Reuben Goldberg’s career of fighting racism and fascism saw him on the frontline in both Bradford and Newham. Reuben was a member of the international Marxist group, President of the Bradford Student Union, and one of the original founders of the Bradford Ad-Hoc committee against racism and fascism. His background as an anti-fascist, a socialist, and a Jew meant he was often seen as a target by his enemies and was regularly attacked.
In 1975, Reuben was central to the newly formed Asian Youth Movement, stopping the National Front from marching through Manningham – the heart of Bradford’s black community. Reuben continued to work with the Asian Youth Movement and its successor groups for the rest of his life. Having been a Socialist Unity candidate for Bradford Council in 1976, Reuben was later adopted as a Labour Party candidate, and was a member of the council between 1984 and 1988. During this period, he was prominent in the struggle against anti-traveller racism, and he helped establish the Labour Campaign for Travellers Rights.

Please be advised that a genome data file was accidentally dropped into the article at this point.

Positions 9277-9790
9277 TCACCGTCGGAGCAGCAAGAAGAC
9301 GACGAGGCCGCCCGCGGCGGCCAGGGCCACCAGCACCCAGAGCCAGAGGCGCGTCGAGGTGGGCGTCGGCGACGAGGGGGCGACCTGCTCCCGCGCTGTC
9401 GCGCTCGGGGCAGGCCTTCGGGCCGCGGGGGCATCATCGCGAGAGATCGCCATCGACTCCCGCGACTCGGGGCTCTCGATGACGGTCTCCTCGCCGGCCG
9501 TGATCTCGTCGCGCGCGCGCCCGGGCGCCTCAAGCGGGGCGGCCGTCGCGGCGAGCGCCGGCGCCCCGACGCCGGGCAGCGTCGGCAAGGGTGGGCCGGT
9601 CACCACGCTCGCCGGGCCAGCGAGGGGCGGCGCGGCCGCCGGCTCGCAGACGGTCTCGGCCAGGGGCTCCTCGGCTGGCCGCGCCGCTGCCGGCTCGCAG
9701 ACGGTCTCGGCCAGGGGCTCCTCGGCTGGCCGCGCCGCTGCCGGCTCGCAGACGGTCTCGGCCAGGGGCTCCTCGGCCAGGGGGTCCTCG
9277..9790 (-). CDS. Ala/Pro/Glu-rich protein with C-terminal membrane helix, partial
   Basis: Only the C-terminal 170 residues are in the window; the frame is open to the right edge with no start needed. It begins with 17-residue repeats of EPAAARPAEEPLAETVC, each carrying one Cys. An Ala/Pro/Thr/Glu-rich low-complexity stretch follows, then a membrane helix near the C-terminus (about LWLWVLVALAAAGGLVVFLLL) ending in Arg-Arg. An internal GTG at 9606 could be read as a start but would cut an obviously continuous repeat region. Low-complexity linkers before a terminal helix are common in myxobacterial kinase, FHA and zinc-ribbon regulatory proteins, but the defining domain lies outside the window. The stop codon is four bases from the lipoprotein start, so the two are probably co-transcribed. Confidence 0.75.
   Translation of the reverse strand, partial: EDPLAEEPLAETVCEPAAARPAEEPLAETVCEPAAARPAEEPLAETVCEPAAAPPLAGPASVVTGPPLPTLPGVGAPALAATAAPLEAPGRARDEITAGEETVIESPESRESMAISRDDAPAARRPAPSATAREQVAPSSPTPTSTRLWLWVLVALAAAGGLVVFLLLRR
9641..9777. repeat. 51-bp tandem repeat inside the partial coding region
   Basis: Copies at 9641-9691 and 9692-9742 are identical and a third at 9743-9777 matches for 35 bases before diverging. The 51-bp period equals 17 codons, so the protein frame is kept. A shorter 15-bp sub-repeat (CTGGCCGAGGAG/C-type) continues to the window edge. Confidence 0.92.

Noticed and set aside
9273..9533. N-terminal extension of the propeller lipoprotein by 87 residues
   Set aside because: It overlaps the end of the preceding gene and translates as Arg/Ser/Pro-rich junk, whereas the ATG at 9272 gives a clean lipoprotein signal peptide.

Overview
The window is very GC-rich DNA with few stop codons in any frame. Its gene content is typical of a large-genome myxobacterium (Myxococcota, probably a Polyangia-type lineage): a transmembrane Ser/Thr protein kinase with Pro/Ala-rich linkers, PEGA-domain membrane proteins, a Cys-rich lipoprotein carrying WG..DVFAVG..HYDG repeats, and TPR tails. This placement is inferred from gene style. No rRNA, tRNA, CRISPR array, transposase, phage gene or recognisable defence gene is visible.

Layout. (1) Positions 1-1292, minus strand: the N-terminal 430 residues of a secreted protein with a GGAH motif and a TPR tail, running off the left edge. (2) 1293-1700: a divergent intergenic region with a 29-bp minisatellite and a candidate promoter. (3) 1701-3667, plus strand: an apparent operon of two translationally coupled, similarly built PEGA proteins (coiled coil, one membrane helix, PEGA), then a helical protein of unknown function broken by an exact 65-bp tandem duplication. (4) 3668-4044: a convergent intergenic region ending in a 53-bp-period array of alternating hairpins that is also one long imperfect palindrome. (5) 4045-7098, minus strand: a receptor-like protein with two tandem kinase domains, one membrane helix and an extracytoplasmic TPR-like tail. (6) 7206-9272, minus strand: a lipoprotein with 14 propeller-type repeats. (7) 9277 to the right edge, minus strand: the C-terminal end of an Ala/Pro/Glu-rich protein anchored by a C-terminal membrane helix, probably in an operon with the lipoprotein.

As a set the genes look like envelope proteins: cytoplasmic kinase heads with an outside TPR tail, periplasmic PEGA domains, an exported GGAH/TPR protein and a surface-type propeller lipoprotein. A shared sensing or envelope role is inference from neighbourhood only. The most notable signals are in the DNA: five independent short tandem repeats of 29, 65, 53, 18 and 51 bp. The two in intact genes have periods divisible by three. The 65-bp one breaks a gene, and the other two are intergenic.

In 1988, in a bitter election fight, Reuben was dropped by the party, and left the council. Shortly after this, Reuben left Bradford and moved to London, where he was employed as a Race Equality Officer by Newham Council. In London, Reuben quickly made contact with the Newham Monitoring Project, with whom he worked closely. He continued this collaboration in the difficult period after the Newham Monitoring Project lost their council funding.
When he moved to London, he joined the Jewish Socialists Group and became coordinator of their anti-fascist and anti-racism work. Within the debates in the anti-racist movement, Reuben always called for unity of the campaigns and uncompromising opposition to the fascists. He was a regular presence at anti-fascist and anti-racist mobilisations, and a tireless organiser behind the scenes.
Reuben’s death at the age of forty-five was seen as a huge loss to the anti-fascist and anti-racism movement. His funeral saw Jewish mourners almost outnumbered by members of the Newham Monitoring Project and the Bradford Asian Youth Movement, who had come to pay their respects.